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Greater Niagara Chamber of Commerce

Daily Update: October 23, 2023

In this edition:

  • Ontario reverses official plan for Niagara, undoes changes to urban boundaries
  • St. Lawrence Seaway workers strike, shutting down marine traffic
  • Two Ontario municipalities ask province to compensate them for Greenbelt work
  • Government of Ontario introduces new consumer protection laws
  • Focus on Small Business

Ontario reverses official plan for Niagara, undoes changes to urban boundaries

In a statement issued today, Paul Calandra, Minister of Municipal Affairs and Housing, said that in keeping with his priority to review past decisions, he would introduce legislation that would reverse the official plan decisions for Barrie, Belleville, Guelph, Hamilton, Ottawa and the City of Peterborough, the Regional Municipalities of Halton, Niagara, Peel, Waterloo and York, as well as Wellington County.

This legislation would wind back provincial changes to official plans and official plan amendments, except in circumstances where construction has begun or where doing so would contravene existing provincial legislation and regulation. This includes winding back changes to urban boundaries.

St. Lawrence Seaway workers strike, shutting down marine traffic

Hundreds of workers at the St. Lawrence Seaway walked off the job on Sunday, halting cargo shipments along the length of the waterway from Montreal to Lake Erie. Goods worth approximately $16.7 billion were moved through the Seaway last year, and this strike has the potential for serious economic impact. This is particularly true for communities such as Niagara which rely on marine traffic for industry, and disruptions to the supply chain from an interruption in shipping will cause the prices of commodities and consumer goods to rise still higher, raising the economic pressure on millions of Canadians. 

The Chamber network, led by the Canadian Chamber of Commerce and comprising hundreds of local chambers, including the GNCC, has asked the Government of Canada to use all the tools in its toolbox to see an end to this strike as soon as possible. 

While we respect the right to collective bargaining and the constitutional rights of workers, and recognize the rising cost of living and other pressures on all working Canadians, the Seaway strike has the potential to affect many livelihoods besides the Seaway workforce. The Chamber network has called on all parties to resolve this dispute as quickly as possible and on the Government of Canada to do what it can to facilitate a mutually-acceptable long-term agreement.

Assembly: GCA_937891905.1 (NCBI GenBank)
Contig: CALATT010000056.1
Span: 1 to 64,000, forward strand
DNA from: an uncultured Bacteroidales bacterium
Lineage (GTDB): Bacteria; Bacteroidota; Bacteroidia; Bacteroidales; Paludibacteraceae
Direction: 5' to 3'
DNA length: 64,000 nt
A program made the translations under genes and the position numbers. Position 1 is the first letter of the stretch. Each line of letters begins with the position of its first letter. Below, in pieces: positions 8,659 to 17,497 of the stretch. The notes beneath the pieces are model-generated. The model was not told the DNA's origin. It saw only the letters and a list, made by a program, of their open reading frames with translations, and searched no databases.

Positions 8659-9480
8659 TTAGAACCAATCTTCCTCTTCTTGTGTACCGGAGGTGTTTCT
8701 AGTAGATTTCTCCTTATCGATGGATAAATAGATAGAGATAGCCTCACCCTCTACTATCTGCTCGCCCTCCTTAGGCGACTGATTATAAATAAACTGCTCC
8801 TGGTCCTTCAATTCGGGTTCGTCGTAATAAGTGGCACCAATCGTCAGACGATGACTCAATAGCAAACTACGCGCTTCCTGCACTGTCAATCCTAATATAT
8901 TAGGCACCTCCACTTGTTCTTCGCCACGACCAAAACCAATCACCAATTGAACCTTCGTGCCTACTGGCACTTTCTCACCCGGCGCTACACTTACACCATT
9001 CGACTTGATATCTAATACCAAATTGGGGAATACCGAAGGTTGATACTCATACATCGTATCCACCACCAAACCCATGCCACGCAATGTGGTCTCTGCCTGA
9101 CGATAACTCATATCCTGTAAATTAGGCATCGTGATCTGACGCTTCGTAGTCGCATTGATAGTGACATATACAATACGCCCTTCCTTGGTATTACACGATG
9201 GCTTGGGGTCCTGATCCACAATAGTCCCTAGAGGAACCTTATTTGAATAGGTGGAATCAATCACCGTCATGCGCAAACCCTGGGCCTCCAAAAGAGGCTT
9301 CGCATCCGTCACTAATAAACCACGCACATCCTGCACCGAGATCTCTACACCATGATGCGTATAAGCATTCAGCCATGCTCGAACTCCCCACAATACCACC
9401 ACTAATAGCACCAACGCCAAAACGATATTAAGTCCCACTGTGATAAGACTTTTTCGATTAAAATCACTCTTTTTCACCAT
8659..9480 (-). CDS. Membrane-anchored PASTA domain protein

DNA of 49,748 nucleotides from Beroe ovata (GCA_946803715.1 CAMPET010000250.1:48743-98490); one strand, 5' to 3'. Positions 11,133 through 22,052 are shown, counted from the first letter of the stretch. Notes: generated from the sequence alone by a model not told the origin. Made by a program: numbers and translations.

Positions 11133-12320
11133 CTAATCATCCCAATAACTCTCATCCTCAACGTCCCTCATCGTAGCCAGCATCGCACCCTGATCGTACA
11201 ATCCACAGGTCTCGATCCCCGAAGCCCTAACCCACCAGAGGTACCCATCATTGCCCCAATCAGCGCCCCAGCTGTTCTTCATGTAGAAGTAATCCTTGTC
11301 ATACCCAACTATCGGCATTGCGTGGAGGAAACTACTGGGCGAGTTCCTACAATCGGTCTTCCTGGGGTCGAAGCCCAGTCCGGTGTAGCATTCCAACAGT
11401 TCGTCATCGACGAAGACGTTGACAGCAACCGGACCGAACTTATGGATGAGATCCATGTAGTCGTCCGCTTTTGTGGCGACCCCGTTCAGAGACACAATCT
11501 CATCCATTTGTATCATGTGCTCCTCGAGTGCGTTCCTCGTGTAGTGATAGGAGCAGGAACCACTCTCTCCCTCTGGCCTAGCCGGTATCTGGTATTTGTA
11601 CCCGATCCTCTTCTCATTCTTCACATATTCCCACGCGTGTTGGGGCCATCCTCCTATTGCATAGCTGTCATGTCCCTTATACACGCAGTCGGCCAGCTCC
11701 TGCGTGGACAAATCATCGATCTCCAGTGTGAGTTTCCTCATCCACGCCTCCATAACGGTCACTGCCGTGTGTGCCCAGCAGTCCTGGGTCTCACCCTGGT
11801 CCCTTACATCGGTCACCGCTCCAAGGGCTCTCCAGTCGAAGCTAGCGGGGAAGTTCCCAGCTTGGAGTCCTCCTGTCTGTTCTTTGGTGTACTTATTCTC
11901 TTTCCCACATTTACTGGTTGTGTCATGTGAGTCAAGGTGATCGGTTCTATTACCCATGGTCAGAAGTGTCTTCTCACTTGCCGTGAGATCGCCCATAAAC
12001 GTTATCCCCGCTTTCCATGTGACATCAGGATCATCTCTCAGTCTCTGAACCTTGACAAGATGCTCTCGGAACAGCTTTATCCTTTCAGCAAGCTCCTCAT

Two Ontario municipalities ask province to compensate them for Greenbelt work

Two Ontario municipalities are asking the provincial government to reimburse them for more than $400,000 in costs they incurred while working on the now-reversed Greenbelt land removals in their communities.

Premier Doug Ford admitted last month that his government’s November 2022 decision to remove 15 parcels from the protected Greenbelt for housing development – a move now the subject of an RCMP investigation – was a mistake, and his new housing minister has now started the process to return them.

But Pickering, Ont., the site of the largest parcel of land by far, and Grimsby, Ont., where two other sites had been slated for removal, say they spent a lot of money and staff time working on those plans, and they want to be compensated.

Government of Ontario introduces new consumer protection laws

The Ontario government has introduced new legislation that, if passed, would strengthen protections for Ontarians from unfair business practices such as price gouging, and aims to make it easier for businesses to comply with consumer protection rules.

Consumer protection laws have not been comprehensively reviewed and updated since the Consumer Protection Act, 2002, came into force in 2005.

Changes in the legislation include:

  • Prohibiting unfair business practices such as taking advantage of a consumer’s inability to understand language in a contract.
  • Limiting when businesses can make one-sided contract amendments, renewals, and extensions without express consumer consent.
  • Prohibiting businesses from creating unnecessary barriers when consumers are trying to cancel a subscription or membership-based contract.
  • Providing fairer exit options to consumers and their families who find themselves locked indefinitely into a timeshare contract as well as homeowners tied to long-term leases for home comfort appliances like HVAC systems.
  • Providing stronger enforcement powers to better enable the ministry to hold bad actors accountable including doubling maximum fines to further deter offences and egregious business behaviour.

Click here to read more.

Did you know?

The world’s first hybrid car was built in 1901 by Ferdinand Porsche.

Focus on Small Business

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Through the Daily Updates, the GNCC aims to deliver important business news in a timely manner. We disseminate all news and information we feel will be important to businesses. Inclusion in the Daily Update is not an endorsement by the GNCC.

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